Utah has some truly unique landscapes that have been inspiring artists for hundreds of years. A trip to the West Desert or Southern Utah might seem like a common weekend getaway to you or me, but for many visitors to our state, this magical, allusive, raw terrain can be life-changing.For February’s Gallery Stroll, I recommend rekindling the romance with our own backyard by visiting three profound exhibits that act as love notes to the Great Salt Lake, all at the Utah Museum of Fine Art on the University of Utah campus.
The Great Salt Lake covers an average of 1,700 square miles, and though people often refer to it as America’s Dead Sea, the lake is alive with birds, fish, brine shrimp and a mystic allure that keeps tourists and artists coming back for more. British-born artist Alfred Lambourne crossed the plains on foot using the Morman handcart trail when he was only 16 years old. A self-taught artist, he fell in love with the rugged landscape while sketching his adventure. Though he painted many majestic landscapes in breathtaking locations over his career, he found his muse in the Great Salt Lake. His paintings, poems and sketches weave a story of a man obsessed and inspired by what he called “Our Inland Sea.” The exhibit features works depicting the mystique of the black rock, the unyielding weather and the solitude that Lambourne found so inspiring. The Savage Poem Around Me: Alfred Lambourne’s Great Salt Lake is on view now through June 15, 2014.
Like Lambourne, and coincidentally a fellow Brit, acclaimed artist and Sundance-alum Tacita Dean found herself mesmerized by the lake after she first visited Spiral Jetty in 1997 during a June screenwriters lab. She began a series of conversations about the meaning of Robert Smithson’s work with friend and famed author J.G. Ballard (best known for his novels Empire of the Sun and Crash, both later adapted into films). Before Ballard died in 2009, he challenged her to investigate the nature, materials and mystery that is Spiral Jetty. Guided by Ballard’s science fiction short story, The Voices of Time (1960), she used 35mm film, Utah’s desert landscapes and her own patented technique of “aperture gate masking.” Representatives from UMFA say Dean has created a film that’s a “treatment of time and place [that] parallels the effects of Ballard’s fiction and Smithson’s artwork.” The film, JG, runs about a half hour and shows daily at 10:15 a.m., with subsequent screenings on the hour with the final showing at 4 p.m. (7 p.m. on Wednesdays).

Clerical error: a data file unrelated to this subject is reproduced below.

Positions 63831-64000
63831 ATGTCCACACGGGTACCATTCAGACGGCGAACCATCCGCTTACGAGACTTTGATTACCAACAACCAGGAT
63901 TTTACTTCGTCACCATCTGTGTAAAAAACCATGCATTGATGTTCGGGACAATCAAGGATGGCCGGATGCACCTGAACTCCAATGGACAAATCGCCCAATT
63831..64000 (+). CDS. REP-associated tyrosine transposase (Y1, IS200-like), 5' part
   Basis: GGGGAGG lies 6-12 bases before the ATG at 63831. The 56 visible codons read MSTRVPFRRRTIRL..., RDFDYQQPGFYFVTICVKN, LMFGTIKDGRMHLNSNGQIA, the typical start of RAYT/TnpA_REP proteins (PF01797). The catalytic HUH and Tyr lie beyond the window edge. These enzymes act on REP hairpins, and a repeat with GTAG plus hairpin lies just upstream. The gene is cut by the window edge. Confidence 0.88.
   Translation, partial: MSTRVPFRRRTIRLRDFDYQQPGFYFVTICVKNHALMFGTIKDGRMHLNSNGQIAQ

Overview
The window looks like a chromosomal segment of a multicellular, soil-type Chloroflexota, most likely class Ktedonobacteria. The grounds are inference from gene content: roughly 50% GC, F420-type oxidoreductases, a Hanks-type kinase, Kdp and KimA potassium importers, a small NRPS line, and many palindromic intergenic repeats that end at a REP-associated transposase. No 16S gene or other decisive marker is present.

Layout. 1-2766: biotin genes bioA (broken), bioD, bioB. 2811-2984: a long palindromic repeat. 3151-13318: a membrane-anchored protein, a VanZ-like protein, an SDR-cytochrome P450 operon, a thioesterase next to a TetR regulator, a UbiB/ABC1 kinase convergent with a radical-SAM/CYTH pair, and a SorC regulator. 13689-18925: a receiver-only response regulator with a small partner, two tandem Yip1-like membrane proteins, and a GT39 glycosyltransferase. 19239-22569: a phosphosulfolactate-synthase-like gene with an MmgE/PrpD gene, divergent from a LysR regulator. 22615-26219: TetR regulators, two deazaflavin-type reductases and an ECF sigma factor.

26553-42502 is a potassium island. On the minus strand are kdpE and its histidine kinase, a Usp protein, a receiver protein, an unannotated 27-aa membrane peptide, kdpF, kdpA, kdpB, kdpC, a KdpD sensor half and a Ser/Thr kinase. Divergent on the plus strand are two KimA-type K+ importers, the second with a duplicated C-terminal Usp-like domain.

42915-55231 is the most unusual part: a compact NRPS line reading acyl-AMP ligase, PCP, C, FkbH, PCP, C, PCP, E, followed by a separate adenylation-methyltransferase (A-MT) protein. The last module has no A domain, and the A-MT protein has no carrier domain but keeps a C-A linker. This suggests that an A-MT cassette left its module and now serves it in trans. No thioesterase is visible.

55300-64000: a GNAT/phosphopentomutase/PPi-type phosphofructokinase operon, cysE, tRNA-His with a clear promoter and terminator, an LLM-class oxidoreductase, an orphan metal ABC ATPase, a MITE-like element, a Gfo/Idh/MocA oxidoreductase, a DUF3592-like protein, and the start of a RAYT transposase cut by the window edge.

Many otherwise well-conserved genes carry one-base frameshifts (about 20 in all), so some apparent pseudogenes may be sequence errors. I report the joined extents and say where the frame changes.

From the poetic- and passion-driven to the exact and measureable, our final exhibit, The Great Salt Lake Landscan, joined the museum’s permanent collection Jan. 24. Commissioned by UMFA and produced by the Wendover/Los Angeles–based Center for Land Use Interpretation (CLUI), the Landscan video offers high-definition, vivid aerial views of the salt ponds, rail-lines, causeways and factories that make up the landscape of the Great Salt Lake. A project that would most often be shown in a history museum, I wondered why a fine art museum would commission such a piece. Whitney Tassie, UMFA Curator of modern and contemporary art, explained that “CLUI is interested in understanding the nature and extent of human interaction with the Earth’s surface so that we can better understand who we are, and what we are doing,” she says. “Particularly, the UMFA is committed to investigating our local landscape and how that has inspired artists thoughout time … CLUI’s contemporary investigation of our landscape via The Great Salt Lake Landscan continues that storyline.” The result of this joint project is a beautiful, compelling and cohesive story of the Great Salt Lake—our namesake, natural resource and artistic inspiration. Like our local art scene, the more we know and the more we go, the more we couldn’t imagine life without it. Go out and stroll!